Social license to operate: UK group explains why public acceptance is crucial for equestrian sports – and how to keep it – Horse Racing News


Public image has been on the minds of many horse racing in recent years more than ever before. Sports stakeholders are becoming increasingly familiar with the phrase “social license to operate,” a term that refers to the general public’s tolerance for an activity, regardless of its legality.

World Horse Welfare, a charity based in the UK, has devoted significant resources to studying the social license of various equestrian sports. Recently, two of the charity’s representatives co-authored an article in the academic journal Animals review the social license of equestrian sports and compare it to other industries.

The authors of the article looked at other animal use industries like dairy and sheep farming, wildlife zoos, hunting and circuses as well as natural resource areas like fishing, forestry and production. of energy. They found that the public risked denying an industry their social license to operate if they lost faith in their stakeholders and did not believe that those stakeholders would do an adequate job of protecting animal and human welfare.

In the case of animal use industries like equestrian sport, the study authors pointed to changing public opinion about what constitutes animal welfare, as well as the development of technology that makes it easy for someone to record videos or photos and distribute them in bulk. An increase in the academic study of animal learning and welfare has also influenced the way people look at animals.

The authors of the study say that these developments are not only impacting non-equestrian audiences, they are also seeing changes within equine sport.

“These changing attitudes are reflected in changes to competition rules and, in some cases, the introduction of comprehensive horse welfare strategies and recommendations,” the authors wrote. “Initiatives to promote best practice have also been implemented across a number of disciplines, including the Best Fitness, Best Condition in Endurance Competition and Best Shoeing awards. Other measures recently introduced to promote the positive protection of the safety and welfare of equines include improved provisions for the repatriation and rehabilitation of retired racehorses, “fitness to the race” before the race, the use of crushable and flimsy devices in cross-country fencing, changes to the design and placement of hurdles and obstacle course fencing, advances in safety training officials, changing rules for types and fit of horse tack and falls, generating falls and safety databases, and improving post-exercise cooling protocols. ”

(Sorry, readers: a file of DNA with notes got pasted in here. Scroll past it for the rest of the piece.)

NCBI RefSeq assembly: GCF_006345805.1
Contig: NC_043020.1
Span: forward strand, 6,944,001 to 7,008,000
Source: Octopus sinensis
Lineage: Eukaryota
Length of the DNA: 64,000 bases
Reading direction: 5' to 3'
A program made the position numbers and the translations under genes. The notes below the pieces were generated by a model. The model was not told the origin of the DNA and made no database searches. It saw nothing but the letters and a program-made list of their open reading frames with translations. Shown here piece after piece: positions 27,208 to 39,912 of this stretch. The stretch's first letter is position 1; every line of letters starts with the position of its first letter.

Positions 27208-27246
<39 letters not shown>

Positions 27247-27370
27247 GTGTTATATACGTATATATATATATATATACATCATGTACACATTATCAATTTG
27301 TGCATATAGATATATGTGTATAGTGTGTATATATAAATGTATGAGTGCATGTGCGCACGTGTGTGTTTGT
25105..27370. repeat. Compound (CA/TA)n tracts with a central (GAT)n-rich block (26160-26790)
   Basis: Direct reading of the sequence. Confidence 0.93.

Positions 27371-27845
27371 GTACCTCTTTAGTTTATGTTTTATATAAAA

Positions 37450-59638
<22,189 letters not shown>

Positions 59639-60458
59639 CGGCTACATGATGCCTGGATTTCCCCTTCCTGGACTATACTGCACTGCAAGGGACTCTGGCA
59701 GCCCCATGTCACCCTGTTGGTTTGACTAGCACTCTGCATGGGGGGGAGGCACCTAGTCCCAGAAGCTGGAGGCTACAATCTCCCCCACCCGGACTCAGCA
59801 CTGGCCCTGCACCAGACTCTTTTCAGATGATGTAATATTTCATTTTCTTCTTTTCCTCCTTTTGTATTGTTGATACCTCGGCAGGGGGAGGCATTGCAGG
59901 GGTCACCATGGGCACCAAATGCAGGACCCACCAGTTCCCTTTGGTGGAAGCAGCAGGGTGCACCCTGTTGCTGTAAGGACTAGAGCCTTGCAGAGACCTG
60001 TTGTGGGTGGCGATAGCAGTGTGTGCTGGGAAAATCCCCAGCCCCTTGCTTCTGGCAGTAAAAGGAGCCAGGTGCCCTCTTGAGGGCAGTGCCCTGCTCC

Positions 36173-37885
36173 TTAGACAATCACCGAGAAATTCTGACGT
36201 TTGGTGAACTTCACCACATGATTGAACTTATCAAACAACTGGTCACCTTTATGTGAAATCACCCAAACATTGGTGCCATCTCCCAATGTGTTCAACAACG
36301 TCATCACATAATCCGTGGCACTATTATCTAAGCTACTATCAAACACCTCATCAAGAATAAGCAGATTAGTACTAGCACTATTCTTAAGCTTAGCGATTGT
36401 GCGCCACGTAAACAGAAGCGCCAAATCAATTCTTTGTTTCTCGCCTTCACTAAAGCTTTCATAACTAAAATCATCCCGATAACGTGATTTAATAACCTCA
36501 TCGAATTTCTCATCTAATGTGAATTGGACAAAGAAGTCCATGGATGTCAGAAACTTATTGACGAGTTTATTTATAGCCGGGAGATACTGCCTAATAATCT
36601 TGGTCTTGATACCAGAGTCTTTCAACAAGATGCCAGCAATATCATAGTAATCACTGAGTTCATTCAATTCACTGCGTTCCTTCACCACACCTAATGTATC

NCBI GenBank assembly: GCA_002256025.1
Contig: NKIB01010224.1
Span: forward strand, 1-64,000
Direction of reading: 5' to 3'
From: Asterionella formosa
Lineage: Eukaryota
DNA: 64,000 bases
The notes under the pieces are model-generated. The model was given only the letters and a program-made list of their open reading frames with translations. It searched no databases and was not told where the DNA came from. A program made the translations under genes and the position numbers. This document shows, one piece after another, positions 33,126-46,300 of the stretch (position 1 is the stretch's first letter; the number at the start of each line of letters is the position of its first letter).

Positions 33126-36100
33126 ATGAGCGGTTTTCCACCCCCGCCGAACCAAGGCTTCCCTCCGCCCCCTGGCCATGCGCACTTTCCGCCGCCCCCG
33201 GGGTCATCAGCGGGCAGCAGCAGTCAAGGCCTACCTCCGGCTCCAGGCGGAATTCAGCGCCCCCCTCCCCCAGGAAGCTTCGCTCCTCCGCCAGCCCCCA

Still other protocols have sought to address the psychological well-being of horses, such as trimming nose hair, abusive training method, and the use of whipping.

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However, all this may not be enough.

The authors suggest that proactive and simultaneous strategies are needed to maintain public trust in an industry.

“In this context, being proactive means taking ownership of the issues and embracing the reform,” the review noted. “Combined with transparency of operations, this approach has been successful in both protecting and repairing an industry’s SLO. This contrasts with a reactive approach to social license issues that essentially denies there is a problem and relies on positive public messaging to repair reputation.

The public, the authors argue, is more discerning than many realize and can distinguish between meaningful science-based reforms and “unsubstantiated positive messages”.

Establishing public trust means that the public must both believe that stakeholders are willing and able to remain proactive in anticipating and reducing risks to animals and people. That sometimes means talking to the public – even if they’re outside the self-limiting world of riding.

“Optimal stakeholder engagement is honest, transparent and collaborative consultation and communication,” the report reads. “If communication is to be truly collaborative, sport must understand the beliefs and desires of all stakeholders – including sport critics – and engage with them in constructive dialogue. Undoubtedly, corresponding with the general public and those who criticize equestrianism can be uncomfortable, but proactive engagement with stakeholders and establishing a shared vision for the future of the sport are key drivers for the license. social.

You can find the full article here.

Milton S. Rodgers